“The workaholic is the happiest person around. It’s the people around him who are miserable.”
How curious the pronoun is masculine.
In the expansion of the family restaurant in my novel, What’s Left, her father proposes an office for her uncle Barney that includes a wall-length bookshelf for his cookbooks.
At this point, of course, I could have been led to page after page of a bibliography! My wife would have Anthony Pellegrini’s pioneering volumes right up there. And I’d go for Julia Child, not that I’ve ever followed one of her recipes to a T. I just love her descriptions.
Now let me ask, what food books would you put on Barney’s shelves? And why?
In my novel, the family restaurant could have been like this.
My new novel, What’s Left, opens with her being taken out of her classroom and being told of the death of her father. Well, there’s still a thread of hope, since his body had not been recovered from the avalanche. But the finality weighs in.
What’s an 11-year-old to make of this? She’s been raised in two traditions, each one differing from the mainstream around her.
It’s not the only death in the novel. There’s the tragic collision that kills her grandparents and creates the opening for her father to marry into the family – they no doubt would have thwarted that development. And there are the other ancestors gone by the time Cassia appears on the scene, as well as two uncles who die when she’s too young to understand. But the questions remain.
Some of my favorite answers arise in the 14th chapter. But please remember: no fair peeking ahead.
The subject of death is difficult enough for adults. For children it’s all the more baffling, once they push past the notion of sleeping but not waking.
What’s the earliest funeral you remember? What were you told? What would you say to others?
- No clearly defined identity. Long hair or passing the pipe was pretty superficial, ultimately.
- No underlying unity or structure. It’s not like we had a manifesto or membership cards or even paid dues.
- And bad trips. Especially bad trips.
- No reliable leaders or prophets. And definitely no reliable followers.
- End of the military draft. Not that it was the end of the war now, was it? But it turned the heat off the burner.
- Not enough self-discipline. Even before we got to the hard stuff.
- Demands of jobs and families kicked in after all. And since many of ours weren’t like our parents’, we had to keep improvising. There weren’t many guidelines left to follow.
- The soul mate who wasn’t. Or as they say in Zen, what’s the sound of one clap handing.
- Everyone else left. Maybe with your lover.
- The Grateful Dead couldn’t carry the beat forever. Even with all these oldies still hanging on.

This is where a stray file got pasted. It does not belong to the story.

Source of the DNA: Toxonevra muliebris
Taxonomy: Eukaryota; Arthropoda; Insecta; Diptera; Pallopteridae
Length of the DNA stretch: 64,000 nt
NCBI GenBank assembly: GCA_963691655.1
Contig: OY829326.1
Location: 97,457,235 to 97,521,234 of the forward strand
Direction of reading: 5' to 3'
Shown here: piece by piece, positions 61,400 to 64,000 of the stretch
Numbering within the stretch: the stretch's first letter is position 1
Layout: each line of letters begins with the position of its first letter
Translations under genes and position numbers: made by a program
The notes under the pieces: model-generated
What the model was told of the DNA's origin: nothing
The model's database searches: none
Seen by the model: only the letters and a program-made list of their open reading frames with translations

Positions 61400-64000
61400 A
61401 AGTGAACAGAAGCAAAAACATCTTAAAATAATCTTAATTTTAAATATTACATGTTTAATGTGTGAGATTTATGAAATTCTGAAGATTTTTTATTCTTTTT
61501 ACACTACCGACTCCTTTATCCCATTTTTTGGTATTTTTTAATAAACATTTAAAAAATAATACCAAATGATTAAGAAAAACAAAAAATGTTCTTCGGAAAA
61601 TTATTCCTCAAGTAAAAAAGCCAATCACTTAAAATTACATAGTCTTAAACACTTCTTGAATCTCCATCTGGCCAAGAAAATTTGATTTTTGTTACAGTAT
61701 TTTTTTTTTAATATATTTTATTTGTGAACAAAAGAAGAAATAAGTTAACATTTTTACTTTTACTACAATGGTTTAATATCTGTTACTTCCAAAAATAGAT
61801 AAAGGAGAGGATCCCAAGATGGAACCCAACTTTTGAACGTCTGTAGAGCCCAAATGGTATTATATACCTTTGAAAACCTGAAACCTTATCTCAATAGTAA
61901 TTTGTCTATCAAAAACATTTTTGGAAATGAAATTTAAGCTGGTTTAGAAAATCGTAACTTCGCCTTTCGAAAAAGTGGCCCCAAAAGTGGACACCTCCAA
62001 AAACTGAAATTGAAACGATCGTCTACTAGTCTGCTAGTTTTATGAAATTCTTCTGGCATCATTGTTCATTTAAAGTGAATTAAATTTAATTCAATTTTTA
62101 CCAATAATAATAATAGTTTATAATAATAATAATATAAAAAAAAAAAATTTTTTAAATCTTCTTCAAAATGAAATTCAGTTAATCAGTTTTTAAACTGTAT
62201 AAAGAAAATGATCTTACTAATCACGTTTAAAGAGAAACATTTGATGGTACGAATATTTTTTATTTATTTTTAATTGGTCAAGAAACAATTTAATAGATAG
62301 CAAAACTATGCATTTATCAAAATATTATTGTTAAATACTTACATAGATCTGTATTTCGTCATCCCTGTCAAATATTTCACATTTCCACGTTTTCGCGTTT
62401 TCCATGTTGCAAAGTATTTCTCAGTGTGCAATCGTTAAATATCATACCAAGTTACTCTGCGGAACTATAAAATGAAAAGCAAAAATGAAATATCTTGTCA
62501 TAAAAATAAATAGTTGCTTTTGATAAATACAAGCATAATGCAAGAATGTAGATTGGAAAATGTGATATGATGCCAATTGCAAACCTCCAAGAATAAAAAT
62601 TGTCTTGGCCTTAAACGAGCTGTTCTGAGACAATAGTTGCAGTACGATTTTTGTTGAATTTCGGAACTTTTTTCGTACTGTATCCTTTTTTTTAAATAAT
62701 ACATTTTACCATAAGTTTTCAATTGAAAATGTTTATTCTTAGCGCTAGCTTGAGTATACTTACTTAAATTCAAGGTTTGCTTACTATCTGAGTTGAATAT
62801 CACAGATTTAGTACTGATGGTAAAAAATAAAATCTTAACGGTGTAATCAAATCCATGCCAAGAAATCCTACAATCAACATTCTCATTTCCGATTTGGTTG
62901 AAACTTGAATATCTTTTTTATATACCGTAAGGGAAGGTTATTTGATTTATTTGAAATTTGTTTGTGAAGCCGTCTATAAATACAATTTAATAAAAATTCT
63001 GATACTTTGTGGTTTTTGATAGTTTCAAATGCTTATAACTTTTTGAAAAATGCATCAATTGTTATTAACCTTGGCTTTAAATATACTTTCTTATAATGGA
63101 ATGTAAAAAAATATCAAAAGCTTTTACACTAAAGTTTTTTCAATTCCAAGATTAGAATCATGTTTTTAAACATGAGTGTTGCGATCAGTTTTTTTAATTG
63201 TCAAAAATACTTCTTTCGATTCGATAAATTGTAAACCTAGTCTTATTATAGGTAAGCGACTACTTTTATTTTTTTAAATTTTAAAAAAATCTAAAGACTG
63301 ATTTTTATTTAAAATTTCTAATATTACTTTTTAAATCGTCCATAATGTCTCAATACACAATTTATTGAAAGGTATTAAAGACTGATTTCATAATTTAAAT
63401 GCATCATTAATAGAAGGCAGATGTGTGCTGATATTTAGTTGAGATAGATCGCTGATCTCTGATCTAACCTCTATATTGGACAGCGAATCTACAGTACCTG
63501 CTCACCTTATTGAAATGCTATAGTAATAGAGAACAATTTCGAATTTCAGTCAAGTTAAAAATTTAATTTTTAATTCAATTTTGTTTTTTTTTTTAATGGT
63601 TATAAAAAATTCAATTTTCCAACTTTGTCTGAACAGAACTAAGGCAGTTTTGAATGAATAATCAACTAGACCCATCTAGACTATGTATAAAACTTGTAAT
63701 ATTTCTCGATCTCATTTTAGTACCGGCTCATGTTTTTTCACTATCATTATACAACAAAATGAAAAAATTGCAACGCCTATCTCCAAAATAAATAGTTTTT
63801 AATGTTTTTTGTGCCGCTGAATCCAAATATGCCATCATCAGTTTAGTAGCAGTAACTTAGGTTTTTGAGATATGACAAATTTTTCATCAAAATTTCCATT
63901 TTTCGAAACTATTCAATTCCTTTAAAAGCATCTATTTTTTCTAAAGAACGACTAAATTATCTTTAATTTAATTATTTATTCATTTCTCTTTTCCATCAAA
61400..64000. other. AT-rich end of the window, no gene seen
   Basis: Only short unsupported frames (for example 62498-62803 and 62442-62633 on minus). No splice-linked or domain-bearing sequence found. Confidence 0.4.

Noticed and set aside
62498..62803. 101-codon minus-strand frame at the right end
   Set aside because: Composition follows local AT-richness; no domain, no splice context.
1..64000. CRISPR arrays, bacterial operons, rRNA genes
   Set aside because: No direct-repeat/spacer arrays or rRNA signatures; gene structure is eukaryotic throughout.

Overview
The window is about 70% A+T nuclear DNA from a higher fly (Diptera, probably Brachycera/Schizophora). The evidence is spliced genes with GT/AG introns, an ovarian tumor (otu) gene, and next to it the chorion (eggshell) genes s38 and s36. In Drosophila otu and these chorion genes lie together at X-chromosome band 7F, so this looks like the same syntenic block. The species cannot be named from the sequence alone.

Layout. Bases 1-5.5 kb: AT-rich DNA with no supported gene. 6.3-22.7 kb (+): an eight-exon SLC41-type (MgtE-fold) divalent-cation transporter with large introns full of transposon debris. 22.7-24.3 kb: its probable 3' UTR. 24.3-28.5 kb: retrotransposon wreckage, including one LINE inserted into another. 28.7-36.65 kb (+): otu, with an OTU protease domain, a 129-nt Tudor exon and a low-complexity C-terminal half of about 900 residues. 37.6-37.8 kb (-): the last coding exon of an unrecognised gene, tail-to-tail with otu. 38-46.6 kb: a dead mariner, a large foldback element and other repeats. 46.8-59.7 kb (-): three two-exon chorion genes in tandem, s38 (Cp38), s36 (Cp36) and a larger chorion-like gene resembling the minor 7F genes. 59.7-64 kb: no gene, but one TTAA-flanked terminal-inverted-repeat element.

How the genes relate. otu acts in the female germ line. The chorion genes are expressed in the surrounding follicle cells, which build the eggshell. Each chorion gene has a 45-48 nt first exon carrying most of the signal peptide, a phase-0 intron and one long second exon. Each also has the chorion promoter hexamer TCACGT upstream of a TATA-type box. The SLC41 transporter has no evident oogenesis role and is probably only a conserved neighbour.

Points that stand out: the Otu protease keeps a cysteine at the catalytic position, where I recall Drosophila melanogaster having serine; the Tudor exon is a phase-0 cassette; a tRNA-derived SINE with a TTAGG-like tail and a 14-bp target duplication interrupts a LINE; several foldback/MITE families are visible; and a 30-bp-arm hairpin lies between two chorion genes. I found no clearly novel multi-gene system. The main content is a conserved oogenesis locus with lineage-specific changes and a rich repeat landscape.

What would you add to the list?
In my new novel, What’s Left, her great-grandmother Maria could quite possibly take off as big juicy book all her own. Well, I sketch what I can of this most colorful character even when the core of this novel is about Cassia and her grief.
In the arms of Ilias the Cypriot, Maria’s left a seedy past in Havana and found forgiveness and redemption in converting to Orthodox Christianity in Chicago. And then, in the next stage, she’s actively contributing to the lives of her grandchildren down in Indiana, including Cassia’s mother, Diana.
She’s indirectly responsible for inspiring her grandson Barney’s great culinary signature creation, the Streetcar sandwich. I’m not even sure if she’s still around to lend it her approval as it comes out of their ovens.
I’m still surprised I allowed Maria and Ilias to fade out of the picture as they do. Maybe their deaths would have simply been too much to add at that stretch of the story. But they are memorable, aren’t they?
Oh, if only there were figures like them in my family! Oh, now that I’m thinking of it, I can come up with a few. Care to look at the comments in the family cookbook?
Not that we got together that often.
Looking at wider circles, though, the list soon grows.
Who are the most outrageous – and yet loveable – people you know? (Well, I’ll settle on outrageous or loveable. Or even past tense, have known.) What makes them so?
In my new novel, What’s Left, her father (Baba) has an influential role in transforming the family restaurant even though he’s new to the business. But he’s not alone.
Here are some passages I cut from the final version:
Baba is an active participant in that year of intense planning, before heading off for his focused Dharma training, those three years in the Tibetan monastery followed by his permanent return here.
My search reveals to me how much Baba contributed to the final result. As a visual artist addressing challenges beyond the kitchen itself, he’s amplified the wisdom Dimitri displayed in bringing him on board – and all of his touches fill me with pride.
Reflecting on Baba’s contributions to the project, what impresses me most is his sensitivity to the underlying unity. What emerges simply feels right and natural.
In a traditional business school case study, the spotlight would likely fall on Baba’s future brother-in-law, Dimitri.